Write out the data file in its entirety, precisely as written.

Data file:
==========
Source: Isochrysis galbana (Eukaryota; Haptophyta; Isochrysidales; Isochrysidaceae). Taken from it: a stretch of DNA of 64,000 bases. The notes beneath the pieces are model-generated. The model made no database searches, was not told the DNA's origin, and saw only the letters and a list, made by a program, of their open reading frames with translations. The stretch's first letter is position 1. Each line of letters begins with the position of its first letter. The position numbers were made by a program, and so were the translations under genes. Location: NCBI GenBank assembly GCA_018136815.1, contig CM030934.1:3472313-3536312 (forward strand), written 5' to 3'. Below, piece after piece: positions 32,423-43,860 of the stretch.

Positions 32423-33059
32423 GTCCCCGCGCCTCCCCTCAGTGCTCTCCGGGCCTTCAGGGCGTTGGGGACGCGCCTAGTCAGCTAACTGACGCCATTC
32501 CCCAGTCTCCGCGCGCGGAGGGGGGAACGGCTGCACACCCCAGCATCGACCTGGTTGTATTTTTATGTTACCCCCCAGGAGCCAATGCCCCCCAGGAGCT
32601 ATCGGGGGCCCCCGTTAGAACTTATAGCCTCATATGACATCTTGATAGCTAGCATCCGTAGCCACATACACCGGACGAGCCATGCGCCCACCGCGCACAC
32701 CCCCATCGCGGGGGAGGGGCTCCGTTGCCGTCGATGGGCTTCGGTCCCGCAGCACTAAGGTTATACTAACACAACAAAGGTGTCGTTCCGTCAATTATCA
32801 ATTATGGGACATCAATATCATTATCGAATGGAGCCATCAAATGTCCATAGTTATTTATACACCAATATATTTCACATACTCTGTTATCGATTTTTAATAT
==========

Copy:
Source: Isochrysis galbana (Eukaryota; Haptophyta; Isochrysidales; Isochrysidaceae). Taken from it: a stretch of DNA of 64,000 bases. The notes beneath the pieces are model-generated. The model made no database searches, was not told the DNA's origin, and saw only the letters and a list, made by a program, of their open reading frames with translations. The stretch's first letter is position 1. Each line of letters begins with the position of its first letter. The position numbers were made by a program, and so were the translations under genes. Location: NCBI GenBank assembly GCA_018136815.1, contig CM030934.1:3472313-3536312 (forward strand), written 5' to 3'. Below, piece after piece: positions 32,423-43,860 of the stretch.

Positions 32423-33059
32423 GTCCCCGCGCCTCCCCTCAGTGCTCTCCGGGCCTTCAGGGCGTTGGGGACGCGCCTAGTCAGCTAACTGACGCCATTC
32501 CCCAGTCTCCGCGCGCGGAGGGGGGAACGGCTGCACACCCCAGCATCGACCTGGTTGTATTTTTATGTTACCCCCCAGGAGCCAATGCCCCCCAGGAGCT
32601 ATCGGGGGCCCCCGTTAGAACTTATAGCCTCATATGACATCTTGATAGCTAGCATCCGTAGCCACATACACCGGACGAGCCATGCGCCCACCGCGCACAC
32701 CCCCATCGCGGGGGAGGGGCTCCGTTGCCGTCGATGGGCTTCGGTCCCGCAGCACTAAGGTTATACTAACACAACAAAGGTGTCGTTCCGTCAATTATCA
32801 ATTATGGGACATCAATATCATTATCGAATGGAGCCATCAAATGTCCATAGTTATTTATACACCAATATATTTCACATACTCTGTTATCGATTTTTAATAT